The ups and downs of our childhood leukemia journey so far

17.08.2018 by LadyAlly

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I know it has been a while since I’ve blogged about this, but I guess it is kinda hard to find time to put everything down in words. I’ve had lots of people asking how am I holding up. Honestly, I don’t know. There are days when everything seemed OK, when #theSmally was in good spirits, and almost as if he was all healthy again. And then there are days when we had to watch him vomit for days to the point where only foam comes out, and nothing can go in; not even a sip of water.

There are lot of things we ask for, hope for, pray for, and at the moment, there is nothing we can do other than be supportive even when broken, strong even when weeping inside, and just trust his doctor and leave everything in God’s hands. We know some people have it harder, so I would like to continue sharing our journey in hopes that someone out there will find it helpful and hopeful even in the face of such despair.

Ongoing treatments

At the moment, #theSmally is going through the third protocol/phase of Intermediate Risk Group ALL treatment at SJMC, under Pediatric Hematologist/Oncologist Dr Chan Lee Lee.

After his first MRD bone marrow test (to determine if his leukemia has gone into remission or not), the MRD results was POSITIVE which is actually not a good thing. This means that under the high-powered microscope, they can still see leukemia cells together with other normal blood cells. However, he is still on Intermediate Risk Group until the doctor says otherwise. His other blood cell levels are good though, so still praying and hoping that the latest MRD results just taken a few days ago comes back with a nice lovely NEGATIVE.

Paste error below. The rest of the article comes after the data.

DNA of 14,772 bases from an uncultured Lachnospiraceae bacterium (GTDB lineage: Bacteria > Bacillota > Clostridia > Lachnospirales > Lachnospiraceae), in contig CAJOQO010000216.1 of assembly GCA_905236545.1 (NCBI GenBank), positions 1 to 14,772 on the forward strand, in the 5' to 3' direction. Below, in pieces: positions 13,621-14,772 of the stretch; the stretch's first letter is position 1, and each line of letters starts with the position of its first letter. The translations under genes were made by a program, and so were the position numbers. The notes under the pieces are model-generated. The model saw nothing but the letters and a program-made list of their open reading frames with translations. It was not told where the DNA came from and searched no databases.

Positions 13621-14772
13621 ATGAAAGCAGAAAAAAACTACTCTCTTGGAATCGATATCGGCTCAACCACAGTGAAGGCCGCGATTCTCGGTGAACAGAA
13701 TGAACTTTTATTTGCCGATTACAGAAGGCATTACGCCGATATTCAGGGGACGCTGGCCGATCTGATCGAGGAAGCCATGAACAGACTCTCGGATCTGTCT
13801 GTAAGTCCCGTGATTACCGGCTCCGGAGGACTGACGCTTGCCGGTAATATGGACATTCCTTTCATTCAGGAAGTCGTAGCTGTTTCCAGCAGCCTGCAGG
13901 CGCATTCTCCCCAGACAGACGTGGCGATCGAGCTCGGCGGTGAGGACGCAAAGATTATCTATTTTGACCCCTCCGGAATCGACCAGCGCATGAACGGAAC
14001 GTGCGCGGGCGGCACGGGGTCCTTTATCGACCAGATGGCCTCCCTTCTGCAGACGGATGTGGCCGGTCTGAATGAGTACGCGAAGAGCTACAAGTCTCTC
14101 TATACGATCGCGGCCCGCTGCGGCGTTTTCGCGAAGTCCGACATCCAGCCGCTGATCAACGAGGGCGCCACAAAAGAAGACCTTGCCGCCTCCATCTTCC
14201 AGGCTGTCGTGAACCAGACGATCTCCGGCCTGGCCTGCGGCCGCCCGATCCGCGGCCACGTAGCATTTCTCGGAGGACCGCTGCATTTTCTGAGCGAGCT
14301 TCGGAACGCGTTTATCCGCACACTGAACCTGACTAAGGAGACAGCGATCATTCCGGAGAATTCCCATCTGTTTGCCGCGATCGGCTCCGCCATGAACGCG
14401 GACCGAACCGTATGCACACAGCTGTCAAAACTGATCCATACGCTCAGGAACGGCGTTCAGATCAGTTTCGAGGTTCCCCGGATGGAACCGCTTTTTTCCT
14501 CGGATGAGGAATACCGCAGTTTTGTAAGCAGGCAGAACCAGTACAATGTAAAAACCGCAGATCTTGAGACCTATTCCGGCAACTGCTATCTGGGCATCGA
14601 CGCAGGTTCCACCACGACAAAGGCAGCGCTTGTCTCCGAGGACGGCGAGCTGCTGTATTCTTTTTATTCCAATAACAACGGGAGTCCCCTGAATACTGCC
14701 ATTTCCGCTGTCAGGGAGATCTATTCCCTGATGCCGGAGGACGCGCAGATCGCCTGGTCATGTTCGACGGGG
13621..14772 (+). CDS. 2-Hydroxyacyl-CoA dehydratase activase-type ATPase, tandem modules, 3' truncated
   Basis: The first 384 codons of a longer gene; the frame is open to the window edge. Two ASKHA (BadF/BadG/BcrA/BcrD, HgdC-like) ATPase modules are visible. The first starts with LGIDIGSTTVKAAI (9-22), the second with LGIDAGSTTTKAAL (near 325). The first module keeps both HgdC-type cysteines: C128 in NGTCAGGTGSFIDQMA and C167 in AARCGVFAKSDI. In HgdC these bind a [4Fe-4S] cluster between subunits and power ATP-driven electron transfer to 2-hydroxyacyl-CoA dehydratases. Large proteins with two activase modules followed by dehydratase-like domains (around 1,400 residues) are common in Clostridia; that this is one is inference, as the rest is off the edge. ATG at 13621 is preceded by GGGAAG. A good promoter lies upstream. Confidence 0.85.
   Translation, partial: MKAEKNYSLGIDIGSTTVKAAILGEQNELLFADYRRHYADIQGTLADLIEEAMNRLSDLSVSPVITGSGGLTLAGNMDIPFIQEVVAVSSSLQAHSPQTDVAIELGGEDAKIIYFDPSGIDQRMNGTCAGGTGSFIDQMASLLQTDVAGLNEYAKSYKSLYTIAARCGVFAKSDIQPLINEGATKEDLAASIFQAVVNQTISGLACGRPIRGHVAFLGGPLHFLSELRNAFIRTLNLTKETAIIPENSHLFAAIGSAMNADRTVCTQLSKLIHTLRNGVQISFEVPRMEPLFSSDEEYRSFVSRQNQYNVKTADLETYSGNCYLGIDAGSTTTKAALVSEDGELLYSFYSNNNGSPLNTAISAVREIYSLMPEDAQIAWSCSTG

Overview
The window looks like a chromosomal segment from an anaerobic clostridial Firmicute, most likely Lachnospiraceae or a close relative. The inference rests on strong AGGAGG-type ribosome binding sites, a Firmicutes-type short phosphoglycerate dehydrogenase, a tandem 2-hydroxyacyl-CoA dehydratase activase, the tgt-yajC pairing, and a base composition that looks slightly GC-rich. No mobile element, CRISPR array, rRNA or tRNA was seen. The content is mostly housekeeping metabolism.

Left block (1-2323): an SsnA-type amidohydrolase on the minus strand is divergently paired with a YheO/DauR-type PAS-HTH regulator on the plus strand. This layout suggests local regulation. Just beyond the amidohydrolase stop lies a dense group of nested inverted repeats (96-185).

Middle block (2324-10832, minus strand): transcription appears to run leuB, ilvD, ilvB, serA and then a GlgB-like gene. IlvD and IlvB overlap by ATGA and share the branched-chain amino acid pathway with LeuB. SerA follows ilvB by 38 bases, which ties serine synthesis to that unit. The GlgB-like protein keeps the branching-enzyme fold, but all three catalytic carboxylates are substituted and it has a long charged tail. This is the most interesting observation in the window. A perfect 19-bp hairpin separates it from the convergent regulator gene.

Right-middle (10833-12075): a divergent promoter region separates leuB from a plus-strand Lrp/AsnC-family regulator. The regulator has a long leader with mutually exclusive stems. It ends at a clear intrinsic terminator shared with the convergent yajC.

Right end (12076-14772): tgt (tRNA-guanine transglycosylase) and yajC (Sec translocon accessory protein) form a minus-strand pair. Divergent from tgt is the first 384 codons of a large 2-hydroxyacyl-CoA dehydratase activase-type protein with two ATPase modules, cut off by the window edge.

How often are his treatments?

Depending on which protocol he is at. It differs depending on what medication he is taking. I’ve had lots of people asking me why is he taking so many different type of chemotherapy when So-And-So didn’t have to when he/she had cancer. Well, let’s put it this way. Leukemia is kinda different compared to other cancer since this is blood cancer we are talking about. Blood is running through the entire body.. it is not like you can cut out the cancer and just treat that area. On top of that, #theSmally is a child, so he falls under the Pediatric division.

So, #theSmally treatment has a combination of various drugs, depending on his protocol/phase. There are some protocols that are easier, with just a dose of Vincristine into his Hickman line when we visit, and there are some which are horrid, such as getting admitted into hospital to do his Cyclophosphamide drips, or his high dose Methotrexate drips, which makes him nauseous and vomiting for days even with anti-vomiting medication.

The Hickman Line

Hickman line on the body photo


If you do not know how a Hickman line looks like, here it is. Basically, during the first protocol, every single time we visited the hospital for treatment, #theSmally had to get an IV line inserted into his hand. That hurts and is pretty traumatizing.

Hickman line after surgery photo


However, just before the second protocol, #theSmally went through a small surgery to insert a catheter on his chest area, under the skin. Surgery only took less than 30 minutes and what happens is that a tube is inserted into a large vein that is close to the heart. That little pouch is called a wiggly bag, and is used to store the dangling parts of the tubes cleanly and neatly.

This is much kinder to kids going through chemo since now the doctor and nurses can draw blood and give any kinds of treatment through the catheter without having to stick a needle in at every visit. The Good: No more needles in the hand at every visit. The Bad: It looks painful. And if not taken care of properly, can get blood infection, which can be very dangerous.